The world of work is changing. There is no place where this is truer than in the world of Information Technology.
With these changes, being technically sound is not good enough, there are behavioural, or soft skills that will be required.
It’s one of the reasons that when I started my new position I stated that I didn’t have a technology strategy in so much that I had a behavioural change strategy. One where that no matter where the technology went they can be ready.
Change the behaviour and change thinking.
This behaviour strategy revolved around introducing DevOps and development of these four areas that I consider to be critical for the future of work.
1. Analytical and strategic thinking
As things change quickly, you need to think ahead, and then be able to put the pieces in place to get there. For this you need to be able to look at all the trends and analyse it, then put a strategy in place to take advantage of the opportunities.
We need to think of the entire process as a system and see how we can increase productivity and flow through the process. Let’s call this… I don’t know… systems thinking.
And use data to make better decisions or to just make a damn decision.
This aligns with the 1st Way of DevOps, thinking from left to right.
Skate to where the puck is going to be, not where it has been. – Wayne Gretzky
2. Think of the end customer and user-centred design
In the world of automation, the things that will make humans, well, human, is our ability to connect. We often refer to this as Emotional Intelligence.
This is going to be a key skill in the future of work. It will allow us to develop services that help the customers and not cater for ourselves, such as novel technological solutions that add little value to the customer. Yeah, that’s a pretty cool server, but did it reduce the wait times of our customers?
Take time to speak with customers, even if there are no issues or projects ongoing so we can understand them.
This aligns with the 2nd Way of DevOps, increase and amplify feedback loops.
We can’t solve problems by using the same kind of thinking we used when we created them. – Albert Einstein
3. Creativity and innovation
Creativity and innovation is a key part of ensuring that we can stay relevant. This means thinking of new ways to use emerging technology to meet business and personal goals. It also means doing experiments and trying new things.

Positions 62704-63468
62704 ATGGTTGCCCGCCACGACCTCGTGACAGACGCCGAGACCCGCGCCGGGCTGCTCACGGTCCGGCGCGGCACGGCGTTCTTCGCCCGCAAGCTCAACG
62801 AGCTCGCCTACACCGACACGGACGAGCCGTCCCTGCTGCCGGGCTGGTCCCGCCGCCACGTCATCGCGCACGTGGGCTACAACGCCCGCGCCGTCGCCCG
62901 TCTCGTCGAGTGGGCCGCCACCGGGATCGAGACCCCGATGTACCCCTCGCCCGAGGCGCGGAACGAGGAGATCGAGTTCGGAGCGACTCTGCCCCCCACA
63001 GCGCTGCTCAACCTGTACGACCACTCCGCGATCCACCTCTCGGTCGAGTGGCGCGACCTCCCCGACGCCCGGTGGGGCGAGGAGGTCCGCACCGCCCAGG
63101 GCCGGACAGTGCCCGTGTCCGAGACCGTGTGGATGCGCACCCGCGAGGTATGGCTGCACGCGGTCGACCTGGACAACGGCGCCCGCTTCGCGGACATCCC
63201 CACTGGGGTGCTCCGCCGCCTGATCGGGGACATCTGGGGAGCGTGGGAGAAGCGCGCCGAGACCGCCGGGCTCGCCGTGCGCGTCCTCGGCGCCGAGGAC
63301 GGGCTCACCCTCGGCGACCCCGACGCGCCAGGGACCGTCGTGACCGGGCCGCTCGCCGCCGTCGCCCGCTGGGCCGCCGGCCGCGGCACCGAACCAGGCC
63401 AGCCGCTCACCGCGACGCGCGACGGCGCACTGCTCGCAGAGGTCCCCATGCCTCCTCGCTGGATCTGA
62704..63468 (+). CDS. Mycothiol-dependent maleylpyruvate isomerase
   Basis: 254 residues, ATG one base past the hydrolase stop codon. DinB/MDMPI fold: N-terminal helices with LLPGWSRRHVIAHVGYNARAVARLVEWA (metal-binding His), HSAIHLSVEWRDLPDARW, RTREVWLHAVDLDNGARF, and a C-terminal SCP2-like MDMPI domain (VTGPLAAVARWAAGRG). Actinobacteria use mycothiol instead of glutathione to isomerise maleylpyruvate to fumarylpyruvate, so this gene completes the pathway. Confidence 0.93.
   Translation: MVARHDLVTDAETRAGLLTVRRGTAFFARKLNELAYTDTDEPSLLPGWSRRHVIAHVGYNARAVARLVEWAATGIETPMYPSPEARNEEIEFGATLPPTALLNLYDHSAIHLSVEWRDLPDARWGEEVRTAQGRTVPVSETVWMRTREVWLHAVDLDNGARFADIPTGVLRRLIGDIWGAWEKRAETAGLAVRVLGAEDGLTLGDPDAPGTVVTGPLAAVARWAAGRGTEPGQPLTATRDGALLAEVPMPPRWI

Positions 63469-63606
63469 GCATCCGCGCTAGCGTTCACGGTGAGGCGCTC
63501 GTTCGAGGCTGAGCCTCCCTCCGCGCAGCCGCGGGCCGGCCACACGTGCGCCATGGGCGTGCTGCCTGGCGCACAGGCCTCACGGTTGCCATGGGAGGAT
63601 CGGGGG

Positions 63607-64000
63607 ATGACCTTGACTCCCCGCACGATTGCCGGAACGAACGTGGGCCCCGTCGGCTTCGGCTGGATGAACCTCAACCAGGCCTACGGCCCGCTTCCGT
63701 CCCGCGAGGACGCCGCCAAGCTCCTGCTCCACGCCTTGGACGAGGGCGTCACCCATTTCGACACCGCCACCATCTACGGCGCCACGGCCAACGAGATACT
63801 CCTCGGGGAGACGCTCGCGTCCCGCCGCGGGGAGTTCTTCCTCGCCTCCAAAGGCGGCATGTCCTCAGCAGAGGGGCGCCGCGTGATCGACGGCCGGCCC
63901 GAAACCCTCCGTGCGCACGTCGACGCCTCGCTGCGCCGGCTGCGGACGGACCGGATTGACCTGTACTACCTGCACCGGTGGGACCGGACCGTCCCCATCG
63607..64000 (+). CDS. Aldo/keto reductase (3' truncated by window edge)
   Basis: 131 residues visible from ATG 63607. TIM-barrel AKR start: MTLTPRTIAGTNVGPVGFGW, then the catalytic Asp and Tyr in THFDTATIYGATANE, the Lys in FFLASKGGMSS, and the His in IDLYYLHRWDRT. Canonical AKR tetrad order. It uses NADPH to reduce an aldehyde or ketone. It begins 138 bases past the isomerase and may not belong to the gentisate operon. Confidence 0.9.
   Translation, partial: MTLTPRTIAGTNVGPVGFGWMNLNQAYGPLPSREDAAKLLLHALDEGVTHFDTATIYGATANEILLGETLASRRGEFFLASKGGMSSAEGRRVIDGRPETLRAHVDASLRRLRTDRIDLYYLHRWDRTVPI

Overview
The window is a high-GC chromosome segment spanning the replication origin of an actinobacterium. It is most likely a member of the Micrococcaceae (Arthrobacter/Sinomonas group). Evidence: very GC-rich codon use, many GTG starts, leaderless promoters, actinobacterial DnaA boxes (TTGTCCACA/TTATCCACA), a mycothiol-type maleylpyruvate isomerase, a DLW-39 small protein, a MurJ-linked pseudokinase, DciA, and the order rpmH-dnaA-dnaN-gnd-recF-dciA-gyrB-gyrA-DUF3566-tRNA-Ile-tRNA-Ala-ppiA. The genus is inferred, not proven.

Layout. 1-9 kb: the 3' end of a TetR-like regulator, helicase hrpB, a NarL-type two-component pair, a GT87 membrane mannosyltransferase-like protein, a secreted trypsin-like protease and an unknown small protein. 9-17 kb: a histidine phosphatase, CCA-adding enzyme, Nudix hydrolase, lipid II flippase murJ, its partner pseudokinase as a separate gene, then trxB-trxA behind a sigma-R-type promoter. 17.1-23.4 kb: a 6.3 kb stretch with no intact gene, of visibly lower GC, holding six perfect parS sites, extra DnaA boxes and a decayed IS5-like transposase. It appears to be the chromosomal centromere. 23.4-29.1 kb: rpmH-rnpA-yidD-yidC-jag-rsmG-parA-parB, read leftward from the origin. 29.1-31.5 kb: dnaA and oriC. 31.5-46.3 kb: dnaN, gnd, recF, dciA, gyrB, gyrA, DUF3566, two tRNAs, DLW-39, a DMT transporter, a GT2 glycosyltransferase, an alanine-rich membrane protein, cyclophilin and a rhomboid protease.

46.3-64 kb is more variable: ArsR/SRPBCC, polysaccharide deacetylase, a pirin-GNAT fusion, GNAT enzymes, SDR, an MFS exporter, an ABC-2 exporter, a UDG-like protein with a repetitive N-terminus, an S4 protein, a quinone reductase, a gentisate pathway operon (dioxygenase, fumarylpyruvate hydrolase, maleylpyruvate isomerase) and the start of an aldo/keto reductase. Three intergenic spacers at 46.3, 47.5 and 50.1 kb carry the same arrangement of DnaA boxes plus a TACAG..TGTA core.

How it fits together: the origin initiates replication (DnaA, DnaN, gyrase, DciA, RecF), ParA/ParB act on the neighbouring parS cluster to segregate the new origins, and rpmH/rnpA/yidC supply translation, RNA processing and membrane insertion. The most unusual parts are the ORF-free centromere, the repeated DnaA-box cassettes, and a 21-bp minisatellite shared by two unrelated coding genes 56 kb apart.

This aligns with the 3rd Way of DevOps, the development of a culture of experimentation and learning.
If you want something you’ve never had, you must be willing to do something you’ve never done. – Unknown
4. Active and Purposeful Learning
In a fast-changing environment, you need to keep up with the new technologies otherwise you may get left behind. This means actively taking time to learn new things, and also learning from mistakes.
It also means not being afraid to make mistakes and developing a growth mindset, whereby you don’t believe that your abilities are fixed, but that you can change.
I’ve also encouraged my team to be purposeful with their learning, in that don’t learn as they do, which is reactive by nature, but choose to learn something even if it’s not actively in use. And also teach others so that they may learn as well.
This also aligns with the 3rd Way of DevOps, the development of a culture of experimentation and learning.
Learning is not compulsory… neither is survival. – W. Edwards Deming
The end result
The best-laid plans of mice and men often go awry. – Robert Burns
Unfortunately, all my plans didn’t go as expected. Much of the team became frustrated, and I too in return, because things weren’t coming along. Some members of the team have become disengaged and just going with the flow, which I’ve been told is to be expected when implementing change. That didn’t help me feel any less that I’d failed them.
Time was short, but I was hopeful nonetheless.
Fortunately, I’ve had success with at least one of them, which could hopefully open a gateway for others to follow. That is to be seen.